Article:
Fixer, fix thyself. Easier said than done in the gaudy cesspool of soul-sucking mendacity we call Hollywood, where Ray Donovan plies his gruff trade as the strong and silent go-to problem-solver of the stars. Showtime's Ray Donovan (Sunday, 10/9c), the summer's best and boldest new show, is a Scandal for the serious-minded: outrageously compelling and teeming with sinister surprise, yet never seeming crazily sensational as it goes to emotional and violent extremes.
Michael C. Hall
At long last, the kill room.
For eight seasons, TV Guide Magazine has honored an unwritten code on the set of Dexter and disappeared whenever Michael C. Hall donned the vinyl apron, pulled back the plastic sheeting and switched into Dark Passenger mode. The actor always insisted he needed privacy to carry out his character's deadliest task — plunging a nine-inch butcher knife into the chest of whichever bad guy was shrink-wrapped to the kill table...
Jennifer Carpenter and Michael C. Hall
It's the beginning of the end.
When Dexter kicks off its final season (Sunday, June 30 at 9/8c on Showtime), expect a huge shift in the relationships we've come to know and love over the years. Sure, Deb (Jennifer Carpenter) and Dexter (Michael C. Hall) hit a rough patch last year after she discovered her foster brother is a serial killer, but they will hit their rockiest road yet in the wake of LaGuerta's (Lauren Velez) death.
Mega Buzz: How will Dexter and Deb's relationship change?
Season 8 picks up...
Summer is here and we have your complete guide to all the series that are turning up the heat this season!
True Blood (returns Sunday, June 16 at 9/8c on HBO)
True Blood is getting some new blood in Season 6. Creator Alan Ball has stepped away to work on other projects, and part fairy Sookie Stackhouse (Anna Paquin) has seen her ex Bill Compton (Stephen Moyer) transformed into...something after drinking a vial of gore that once flowed through ancient vampire god Lilith's veins.
Michael C. Hall
As Dexter's run draws to a close, the titular serial killer will face even more difficulties following the death of LaGuerta.
The eighth and final season picks up six months after Deb (Jennifer Carpenter) shot LaGuerta (Lauren Velez), and she is definitely not handling things well, turning to drugs and drinking in the aftermath. But what Dexter (Michael C. Hall) really needs to worry about is...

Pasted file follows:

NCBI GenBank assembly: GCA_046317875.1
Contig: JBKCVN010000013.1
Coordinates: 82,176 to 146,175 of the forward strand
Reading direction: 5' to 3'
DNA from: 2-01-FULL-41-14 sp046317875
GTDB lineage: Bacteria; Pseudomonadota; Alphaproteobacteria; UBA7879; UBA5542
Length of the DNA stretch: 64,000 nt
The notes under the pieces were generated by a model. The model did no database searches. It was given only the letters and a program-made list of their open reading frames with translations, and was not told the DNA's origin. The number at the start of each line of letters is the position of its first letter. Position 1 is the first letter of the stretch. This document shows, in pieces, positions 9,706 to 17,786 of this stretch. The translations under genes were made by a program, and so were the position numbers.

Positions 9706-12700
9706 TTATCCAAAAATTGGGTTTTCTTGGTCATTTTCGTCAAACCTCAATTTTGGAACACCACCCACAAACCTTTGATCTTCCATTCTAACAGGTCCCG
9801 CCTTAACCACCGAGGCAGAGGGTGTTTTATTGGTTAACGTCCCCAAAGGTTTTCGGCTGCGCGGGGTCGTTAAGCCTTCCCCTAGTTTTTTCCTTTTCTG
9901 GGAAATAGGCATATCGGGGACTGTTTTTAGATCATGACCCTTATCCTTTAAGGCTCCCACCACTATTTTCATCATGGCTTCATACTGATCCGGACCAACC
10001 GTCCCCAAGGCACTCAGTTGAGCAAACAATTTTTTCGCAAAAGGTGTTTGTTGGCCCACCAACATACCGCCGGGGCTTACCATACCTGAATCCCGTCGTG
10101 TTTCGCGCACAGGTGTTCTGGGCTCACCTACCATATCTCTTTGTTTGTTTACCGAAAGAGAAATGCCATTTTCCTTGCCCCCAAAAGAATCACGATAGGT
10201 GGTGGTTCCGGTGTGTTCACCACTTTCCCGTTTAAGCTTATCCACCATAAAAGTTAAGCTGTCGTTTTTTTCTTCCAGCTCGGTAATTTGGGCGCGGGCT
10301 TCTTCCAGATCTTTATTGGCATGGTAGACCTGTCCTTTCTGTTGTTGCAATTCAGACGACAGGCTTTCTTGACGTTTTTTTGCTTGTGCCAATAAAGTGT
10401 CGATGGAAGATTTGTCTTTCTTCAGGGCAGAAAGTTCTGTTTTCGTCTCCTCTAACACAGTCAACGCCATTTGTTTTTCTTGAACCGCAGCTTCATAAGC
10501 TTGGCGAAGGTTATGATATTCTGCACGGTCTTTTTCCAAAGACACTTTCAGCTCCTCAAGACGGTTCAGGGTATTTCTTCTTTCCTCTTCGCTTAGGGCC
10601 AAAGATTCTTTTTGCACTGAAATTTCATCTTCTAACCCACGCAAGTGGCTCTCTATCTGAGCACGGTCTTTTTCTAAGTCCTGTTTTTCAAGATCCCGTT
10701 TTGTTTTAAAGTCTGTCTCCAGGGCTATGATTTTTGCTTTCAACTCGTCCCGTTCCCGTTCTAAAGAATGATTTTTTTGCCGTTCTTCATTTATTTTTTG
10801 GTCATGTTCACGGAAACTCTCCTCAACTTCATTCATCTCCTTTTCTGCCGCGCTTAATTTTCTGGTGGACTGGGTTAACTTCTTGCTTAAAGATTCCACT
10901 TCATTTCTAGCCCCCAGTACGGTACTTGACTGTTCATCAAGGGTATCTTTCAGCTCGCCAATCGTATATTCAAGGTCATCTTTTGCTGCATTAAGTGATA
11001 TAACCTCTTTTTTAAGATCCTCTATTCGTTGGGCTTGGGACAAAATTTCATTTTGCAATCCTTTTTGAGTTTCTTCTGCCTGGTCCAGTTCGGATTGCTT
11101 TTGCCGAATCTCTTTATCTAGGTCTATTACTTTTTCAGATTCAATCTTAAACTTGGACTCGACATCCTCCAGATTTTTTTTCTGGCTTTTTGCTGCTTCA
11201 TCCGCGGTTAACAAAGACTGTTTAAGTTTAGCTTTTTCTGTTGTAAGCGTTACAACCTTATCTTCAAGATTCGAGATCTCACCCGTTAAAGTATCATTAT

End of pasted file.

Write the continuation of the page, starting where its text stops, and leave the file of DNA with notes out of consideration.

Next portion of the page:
Season 8 of Dexter may be the show's last, but Showtime executives say they haven't ruled out creating a spin-off of the series. One option is to have an offshoot that centers on Deb (Jennifer Carpenter), the sister of Michael C. Hall's title character, according to The Hollywood Reporter.
Michael C. Hall and Jennifer Carpenter
Dexter's eighth season will be its last, Showtime officially announced Thursday.
As TVGuide.com first reported last summer, the Dexter producers had always planned for Season 8 to be the final season...
Sean Patrick Flanery, Charlotte Rampling
Dexter Morgan may have met his match.
Actor Sean Patrick Flanery will have a "major recurring role" in the upcoming eighth season of Showtime's Dexter, Deadline reports. The Boondock Saints star will play an ex-cop who owns a private investigation business in Miami.
Michael C. Hall, Jennifer Carpenter, Lauren Velez
[Warning: This story contains major spoilers from Sunday's finale of Dexter. Read at your own risk!]
Deb has crossed over to the dark side.
Dexter's foul-mouthed lieutenant took a very dark turn on Sunday's finale, shooting her long-time frenemy LaGuerta (Lauren Velez) in order to protect her brother Dexter (Michael C. Hall). So what does this mean for Deb (Jennifer Carpenter)? TVGuide.com turned to showrunner Scott Buck to get the scoop on whether the Morgan siblings will be able to cover up this murder and so much more! Plus: Is Season 8 really Dexter's last? Read below!
Sunday's second-season finale of Showtime's Homeland was titled "The Choice." Which could just as easily have applied to the seventh-season finale of Dexter that immediately preceded it. The ones making the ultimate choice, though, are the viewers, who must decide if they're willing to go where these dark bundles of insanity take them.
I echo Homeland's Brody when I say: "I'm in." I realize it might be hipper to join the Twitter snark parade, especially when it comes to Homeland's giant leaps of credibility-defying faith, but imagine how dull and dreary this fall would have been without this one-two punch of Sunday night high-octane entertainment.